This academic article (from 1954) – Functional and Size Distributions of Income and Their Meaning – is a good starting point for understanding the two concepts in more detail, although you need a JSTOR library subscription to access it.[Full Reference: G. Garvy (1954) ‘Functional and Size Distributions of Income and Their Meaning’, The American Economic Review, 44(2), Papers and Proceedings of the Sixty-sixth Annual Meeting of the American Economic Association (May, 1954), 236-253]
Mankiw’s example assumes at the outset that “people earn the value of their marginal product”. Well not in the real world they don’t?
Consistent with that long discredited model, we are led to believe that there is some pure construct – the laws of demand and supply – over which “institutional arrangements” such as legal structures, unions, concepts of value, etc – are ephemeral complications – nuisances that served no useful economic function and which should be abandoned.
This is a common view propagated by textbook-driven economists. They view the intrinsic social institutions that have developed over the course of history and which define a sophisticated society as being distortions that complicate the purity of the “market”. This view is, of-course, a fiction.
They also assume away other real world complications such as – industry concentration, firm size, conspiracies, illegal behaviour etc.
The Global Financial Crisis has demonstrated categorically that the notion of a self-regulating market is a myth and that market behaviour always needs regulative oversight, which includes the provisions of working conditions that protect the weak, which would otherwise be shed by the employers in seek of even greater profit.
But even if we wanted to play the textbook game, the evidence is not supportive of the major predictions forthcoming from that model, upon which the author has relied to make the case for the employer groups.
Marginal productivity theory is only applicable to highly stylised conditions such as homogeneous labour, perfect competition, and perfect mobility of labour, stable rates of interest, rent and specified prices of the goods. The static nature of the theory is negated by the fact that all the productive factors that are assumed to be constant are in fact constantly changing.
Further, the the famous Cambridge Controversies in the 1960s demonstrated the theory is logically inconsistent (even if we accepted that the real world was akin to the highly stylised world which the theory assumes). This criticism relates to the fact that when there is heterogeneous capital interacting with labour it is impossible to derive a marginal product independent of the price it is seeking to explain. Once we accept that point, the whole theory of distribution that Mankiw uses to drive his example becomes discredited.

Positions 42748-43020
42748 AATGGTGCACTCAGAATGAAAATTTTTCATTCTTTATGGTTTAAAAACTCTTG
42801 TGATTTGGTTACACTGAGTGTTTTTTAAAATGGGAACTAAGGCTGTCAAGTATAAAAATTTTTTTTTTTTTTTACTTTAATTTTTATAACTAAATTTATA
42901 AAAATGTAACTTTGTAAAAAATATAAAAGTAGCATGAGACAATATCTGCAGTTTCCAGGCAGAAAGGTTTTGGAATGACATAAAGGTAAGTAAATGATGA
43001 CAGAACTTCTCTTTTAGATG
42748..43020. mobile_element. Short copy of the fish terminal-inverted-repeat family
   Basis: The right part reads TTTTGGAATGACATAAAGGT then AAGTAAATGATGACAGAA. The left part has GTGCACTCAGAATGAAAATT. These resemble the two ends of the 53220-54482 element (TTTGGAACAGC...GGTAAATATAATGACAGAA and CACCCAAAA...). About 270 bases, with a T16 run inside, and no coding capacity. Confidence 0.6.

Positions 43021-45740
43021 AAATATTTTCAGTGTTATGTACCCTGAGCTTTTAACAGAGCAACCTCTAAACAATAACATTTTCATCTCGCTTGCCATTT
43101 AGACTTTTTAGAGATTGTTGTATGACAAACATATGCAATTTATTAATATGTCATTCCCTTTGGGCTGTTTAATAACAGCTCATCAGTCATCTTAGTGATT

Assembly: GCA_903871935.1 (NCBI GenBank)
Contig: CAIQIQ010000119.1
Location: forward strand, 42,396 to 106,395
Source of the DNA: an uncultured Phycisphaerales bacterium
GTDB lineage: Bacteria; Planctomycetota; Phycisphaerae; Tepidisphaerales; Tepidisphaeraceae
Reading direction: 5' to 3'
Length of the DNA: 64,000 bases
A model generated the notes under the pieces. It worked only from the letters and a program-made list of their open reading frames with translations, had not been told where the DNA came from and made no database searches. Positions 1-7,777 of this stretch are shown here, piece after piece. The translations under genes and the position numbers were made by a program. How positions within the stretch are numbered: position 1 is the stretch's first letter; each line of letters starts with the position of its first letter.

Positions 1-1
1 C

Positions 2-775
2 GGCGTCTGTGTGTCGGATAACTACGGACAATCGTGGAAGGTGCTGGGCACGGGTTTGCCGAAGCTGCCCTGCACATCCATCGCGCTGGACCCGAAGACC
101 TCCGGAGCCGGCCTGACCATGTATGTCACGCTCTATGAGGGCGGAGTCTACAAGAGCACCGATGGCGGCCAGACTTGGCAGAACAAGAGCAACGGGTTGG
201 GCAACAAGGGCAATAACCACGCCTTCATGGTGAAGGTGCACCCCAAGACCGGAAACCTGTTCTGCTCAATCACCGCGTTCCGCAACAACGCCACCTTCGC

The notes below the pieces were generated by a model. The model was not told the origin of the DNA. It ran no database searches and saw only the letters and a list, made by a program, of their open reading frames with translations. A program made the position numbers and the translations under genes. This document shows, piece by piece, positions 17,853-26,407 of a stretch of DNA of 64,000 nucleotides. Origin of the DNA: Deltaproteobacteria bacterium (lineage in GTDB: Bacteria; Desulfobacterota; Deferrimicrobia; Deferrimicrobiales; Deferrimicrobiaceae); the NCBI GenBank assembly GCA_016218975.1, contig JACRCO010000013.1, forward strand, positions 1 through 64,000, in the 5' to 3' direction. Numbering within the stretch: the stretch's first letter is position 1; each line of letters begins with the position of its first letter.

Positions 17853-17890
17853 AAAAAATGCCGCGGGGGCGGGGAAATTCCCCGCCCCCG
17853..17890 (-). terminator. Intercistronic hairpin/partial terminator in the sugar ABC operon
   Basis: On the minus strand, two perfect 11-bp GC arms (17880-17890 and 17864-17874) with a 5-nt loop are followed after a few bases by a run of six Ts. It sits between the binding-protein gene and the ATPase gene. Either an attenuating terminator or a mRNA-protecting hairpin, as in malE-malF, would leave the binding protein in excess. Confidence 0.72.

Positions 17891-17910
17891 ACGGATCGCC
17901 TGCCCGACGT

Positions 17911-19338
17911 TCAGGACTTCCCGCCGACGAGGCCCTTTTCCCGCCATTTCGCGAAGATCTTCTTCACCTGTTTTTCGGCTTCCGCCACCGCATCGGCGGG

The conclusion, now ignored by the mainstream economists like Mankiw is that marginal productivity theory is incapable of providing a logical theory of distribution because there is indeterminacy with the definition of capital.
To measure the capital stock, one had to have prior knowledge of the rate of profit (given the heterogeneity of capital goods). As a result, what is meant in the theory to be the result of the marginal product of capital is dependent on the rate of profit being known, which, in turn, requires that the wage rates are known.
In other words, this circularity means that the distribution of income is not caused by the input contributions as asserted by the theory, which Mankiw’s argument relies upon.
The Cambridge Debates are a classic example of the internal inconsistency of the orthodox approach being exposed yet ignored by the mainstream. They just kept on blithely teaching the same stuff and after a while the memories of the debates (in the 1960s) fade and a generation disappears and so no-one is the wiser.
But we can take the critique further.
A major practical criticism of the theory relates to the fact that there is no meaningful way to separate the contributions of productive factors to total product.
The concept of the marginal product of labour hinges on the preposition “of”, which as J. Pullen noted (Pages 5-6):
[Reference: Pullen, J. (2001) ‘A Linguistic Analysis of the Marginal Productivity Theory of Distribution; or, the use and abuse of the proprietorial “of”’’, Working Paper Series in Economics, No. 2001-4, February, University of New England]
… in accordance with some past critics of the MPTD, the thesis being presented here is that the use of “of” in an exclusive sole-proprietor sense in the expression “marginal product of labour” is neither logically, nor linguistically, nor ethically justified, because the marginal product that occurs after the employment of an extra unit of labour (with other factors held constant) does not occur solely because of that extra unit of labour. It occurs because of the combined effect of the extra unit of the variable factor acting together with the factor or factors held constant. It is a multicausal phenomenon rather than a monocausal phenomenon.
In 1900, the famous economist J.A. Hobson wrote that marginal productivity theory fails because it presents “… a false separatism … which ignores the organic unity in a business”. Not a lot has changed since then.[Reference: Hobson, J.A. (1972) The economics of distribution, (Clifton, N.J., Augustus M. Kelley), 1972 reprint, page 144]